The best compost aerators are made from either coated/plated steel, or galvanised steel. These are generally the strongest models available and they also won’t rust easily.
There are some models on the market that are made from aluminium or plastic; these can serve a purpose if you’re looking for a quick, cheap solution, but they are unlikely to last as well as steel options.
Steel is around 2.5 x denser than aluminium making it more durable (but heavier).
Plastic aerators will be light but not very strong. They are much more likely to break, especially if they go brittle after a few years.
Compost can be surprisingly heavy so aerators need to be able to shift quite a lot of weight. You may also use an aerator to try to ‘lever’ compost from the bottom of the heap, so it is important to have a tool which is strong enough to cope with this job.
No matter what material you choose, you should store your aerator in a cool, dry place to keep it in good condition.
Corkscrew Vs. Plunger Aerator
There are two main types of aerator to choose from: corkscrew and plunger.
Corkscrew aerators are twisted into the compost then pulled out. This creates air and spreads moisture evenly, the compost that was at the bottom ends up on top.
Corkscrew aerators are often best suited to lighter compost because they can be hard work to use. Not only do you have to screw into the compost, you then have to pull the aerator out with a lot of heavy material.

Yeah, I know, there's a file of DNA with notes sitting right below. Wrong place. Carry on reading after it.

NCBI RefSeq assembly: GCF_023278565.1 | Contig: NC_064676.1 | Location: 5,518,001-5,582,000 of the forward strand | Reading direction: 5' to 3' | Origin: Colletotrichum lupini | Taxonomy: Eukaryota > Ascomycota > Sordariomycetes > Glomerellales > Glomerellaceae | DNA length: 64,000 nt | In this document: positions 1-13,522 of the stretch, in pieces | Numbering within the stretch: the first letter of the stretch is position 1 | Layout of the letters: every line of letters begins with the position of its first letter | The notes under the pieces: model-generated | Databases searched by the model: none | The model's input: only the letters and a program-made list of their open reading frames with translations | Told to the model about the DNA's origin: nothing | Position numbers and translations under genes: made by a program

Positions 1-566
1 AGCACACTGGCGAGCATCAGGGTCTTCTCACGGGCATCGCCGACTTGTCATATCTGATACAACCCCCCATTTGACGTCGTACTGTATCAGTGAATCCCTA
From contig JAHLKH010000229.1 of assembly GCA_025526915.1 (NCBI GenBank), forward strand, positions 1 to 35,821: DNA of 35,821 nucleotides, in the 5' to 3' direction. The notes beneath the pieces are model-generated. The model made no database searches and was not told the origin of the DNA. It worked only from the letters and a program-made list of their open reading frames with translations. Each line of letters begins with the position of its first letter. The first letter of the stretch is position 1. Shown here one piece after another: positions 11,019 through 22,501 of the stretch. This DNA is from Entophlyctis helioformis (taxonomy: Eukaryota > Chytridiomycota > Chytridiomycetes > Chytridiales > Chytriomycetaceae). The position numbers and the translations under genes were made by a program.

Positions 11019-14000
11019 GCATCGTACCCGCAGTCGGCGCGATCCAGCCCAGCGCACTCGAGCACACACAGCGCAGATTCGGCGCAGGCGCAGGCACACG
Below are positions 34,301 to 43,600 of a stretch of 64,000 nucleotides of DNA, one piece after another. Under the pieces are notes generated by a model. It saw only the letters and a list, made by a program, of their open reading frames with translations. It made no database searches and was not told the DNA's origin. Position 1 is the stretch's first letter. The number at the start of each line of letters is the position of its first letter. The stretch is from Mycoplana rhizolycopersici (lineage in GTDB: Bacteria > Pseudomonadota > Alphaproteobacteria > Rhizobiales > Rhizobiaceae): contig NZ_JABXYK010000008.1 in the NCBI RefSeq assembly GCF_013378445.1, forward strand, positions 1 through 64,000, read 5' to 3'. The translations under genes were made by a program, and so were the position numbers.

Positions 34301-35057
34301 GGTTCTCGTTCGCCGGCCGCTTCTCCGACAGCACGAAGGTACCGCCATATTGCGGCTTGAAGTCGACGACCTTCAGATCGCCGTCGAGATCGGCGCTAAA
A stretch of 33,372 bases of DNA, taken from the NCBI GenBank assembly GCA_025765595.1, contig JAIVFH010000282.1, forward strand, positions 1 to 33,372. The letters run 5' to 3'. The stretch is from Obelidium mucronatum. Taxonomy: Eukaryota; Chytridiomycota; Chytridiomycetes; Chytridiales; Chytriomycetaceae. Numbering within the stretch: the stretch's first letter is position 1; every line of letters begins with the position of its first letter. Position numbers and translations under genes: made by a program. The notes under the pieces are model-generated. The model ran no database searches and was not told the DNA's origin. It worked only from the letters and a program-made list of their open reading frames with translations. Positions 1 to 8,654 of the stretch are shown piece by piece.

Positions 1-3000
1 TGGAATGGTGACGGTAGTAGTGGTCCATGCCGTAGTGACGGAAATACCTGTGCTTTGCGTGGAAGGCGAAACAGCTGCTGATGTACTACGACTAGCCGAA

If the compost is too dense, this can be extremely difficult.
Plunger aerators can be easier to push into denser compost.
These have 2 folding tines or blades, which are streamlined as the aerator enters the soil and then open up when it’s pulled out. This creates large air pockets.
You may find plunger aerators easier to use in heavier compost because you only need to push a thin pole into the compost initially. However, pulling them out is where you need to be more careful – be mindful of your back as this can be heavy work.
With plunger aerators it’s also worth being aware that the blades can break off if they are forced to carry too much weight – as an extra, hinged component on the aerator, they are a ‘weak point’; therefore, it’s often better to work through compost gradually in layers, instead of trying to shift too much in one go.
How Often to Aerate Compost
How often should you be running out to turn your compost? Everyday? Every few days? Once a year? What’s the deal?
Studies have shown that aerating compost approximately once every three days is optimum. This keeps the central temperature of the compost heap much higher compared to aerating it every 10 or 20 days.
It has been demonstrated that aerating every three days makes it possible for compost to maintain a heat of around 65 – 71°C for a period of approximately 20 days.
Aerating every 10 days saw temperatures eventually rise (much slower) to 60°C, and aerating every 20 days saw temperature barely exceed 50°C.